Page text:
Instances of the economic trajectories of newly independent countries can be seen throughout history and are observable worldwide.  A pertinent but occasionally overlooked example for the economic potential of an independent Wales is Singapore, a nation with a population of 5.5. million.

Upon achieving sovereignty in 1965, few expected it to survive let alone prosper.  This initial sentiment was captured by Singapore’s inaugural Prime Minister, Mr. Lee Kuan Yew, who said in 1957 that the idea of an independent Singapore was a ‘political, economic, and geographical absurdity’.  It is not difficult to understand why this view was taken.  The country had no natural resources, no hinterland, and was dependent on the outside world not just for food and energy, but even water.  Moreover, industrial friction was common, contributing to an unemployment rate of nearly 9%.  The pursuit of independence, therefore, entailed significant challenges and potential economic losses.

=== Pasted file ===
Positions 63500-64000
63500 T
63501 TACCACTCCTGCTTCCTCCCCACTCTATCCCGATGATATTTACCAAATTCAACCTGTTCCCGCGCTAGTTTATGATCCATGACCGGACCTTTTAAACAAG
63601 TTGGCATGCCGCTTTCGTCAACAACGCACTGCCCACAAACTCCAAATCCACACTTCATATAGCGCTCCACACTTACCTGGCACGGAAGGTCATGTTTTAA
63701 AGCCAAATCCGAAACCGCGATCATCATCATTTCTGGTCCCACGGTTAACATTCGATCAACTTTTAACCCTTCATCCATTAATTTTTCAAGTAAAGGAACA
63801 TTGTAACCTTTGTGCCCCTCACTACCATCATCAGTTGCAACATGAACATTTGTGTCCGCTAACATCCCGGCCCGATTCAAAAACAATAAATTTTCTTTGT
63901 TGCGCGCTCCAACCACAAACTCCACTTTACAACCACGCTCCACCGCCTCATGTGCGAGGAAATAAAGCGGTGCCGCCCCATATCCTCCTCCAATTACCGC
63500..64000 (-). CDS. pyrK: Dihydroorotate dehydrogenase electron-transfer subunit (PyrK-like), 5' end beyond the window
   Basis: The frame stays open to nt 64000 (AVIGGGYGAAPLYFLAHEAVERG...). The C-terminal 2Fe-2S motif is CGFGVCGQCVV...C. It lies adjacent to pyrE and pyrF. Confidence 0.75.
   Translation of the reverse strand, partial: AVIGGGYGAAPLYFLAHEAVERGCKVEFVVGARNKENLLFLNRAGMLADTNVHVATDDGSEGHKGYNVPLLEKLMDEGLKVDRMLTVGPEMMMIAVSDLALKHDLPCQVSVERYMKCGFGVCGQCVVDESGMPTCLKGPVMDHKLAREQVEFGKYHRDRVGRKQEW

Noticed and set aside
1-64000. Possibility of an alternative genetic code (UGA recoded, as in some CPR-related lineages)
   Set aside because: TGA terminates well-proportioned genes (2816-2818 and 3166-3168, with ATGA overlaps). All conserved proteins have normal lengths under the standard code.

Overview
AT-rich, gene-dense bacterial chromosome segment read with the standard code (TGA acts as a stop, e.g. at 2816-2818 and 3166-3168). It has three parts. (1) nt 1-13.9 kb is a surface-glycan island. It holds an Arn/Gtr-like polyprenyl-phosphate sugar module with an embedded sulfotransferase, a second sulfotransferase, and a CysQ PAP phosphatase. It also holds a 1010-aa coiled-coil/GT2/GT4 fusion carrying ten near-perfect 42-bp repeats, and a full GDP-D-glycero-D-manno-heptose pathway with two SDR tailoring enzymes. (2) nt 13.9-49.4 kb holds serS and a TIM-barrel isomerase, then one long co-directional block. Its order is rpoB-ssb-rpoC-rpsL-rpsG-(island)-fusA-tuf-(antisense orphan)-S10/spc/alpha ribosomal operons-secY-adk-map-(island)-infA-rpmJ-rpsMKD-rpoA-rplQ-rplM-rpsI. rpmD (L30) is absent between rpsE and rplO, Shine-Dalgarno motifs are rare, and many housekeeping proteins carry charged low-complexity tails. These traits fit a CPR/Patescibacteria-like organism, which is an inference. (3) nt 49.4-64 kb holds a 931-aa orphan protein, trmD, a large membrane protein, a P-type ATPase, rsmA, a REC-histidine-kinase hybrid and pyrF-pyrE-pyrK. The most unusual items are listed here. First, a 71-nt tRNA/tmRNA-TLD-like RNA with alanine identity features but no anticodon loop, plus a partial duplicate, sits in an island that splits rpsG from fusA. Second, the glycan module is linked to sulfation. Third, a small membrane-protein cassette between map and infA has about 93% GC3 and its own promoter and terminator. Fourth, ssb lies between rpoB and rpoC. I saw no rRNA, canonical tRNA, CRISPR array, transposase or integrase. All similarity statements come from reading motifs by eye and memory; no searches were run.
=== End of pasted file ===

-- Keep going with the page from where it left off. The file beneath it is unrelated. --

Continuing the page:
The traumatic birth of independence compelled the government to make two pivotal strategic decisions: a departure from import-substitution in favour of export-led industrialization, and a concerted effort to attract global multinational corporations as an instrumental vehicle for achieving industrial growth.  These two decisions proved to be among the most important in the country’s economic history.

During the initial two decades of Singapore’s independence, a foundation was laid for robust economic fundamentals, characterised by prudent public finances, sound monetary policies, cooperative industrial relations, outward orientation, and market-based strategies.  At the outset, Singapore’s GDP per capita was on par with that of Mexico and South Africa. However, the dividends of its strategic economic approach started becoming apparent by 1990, as Singapore’s GDP per capita surpassed that of South Korea, Israel, and Portugal. By 2015 it had caught up with Germany and the United States.

Gofod i drafod, dadlau, ac ymchwilio.
Cefnogwch brif felin drafod annibynnol Cymru.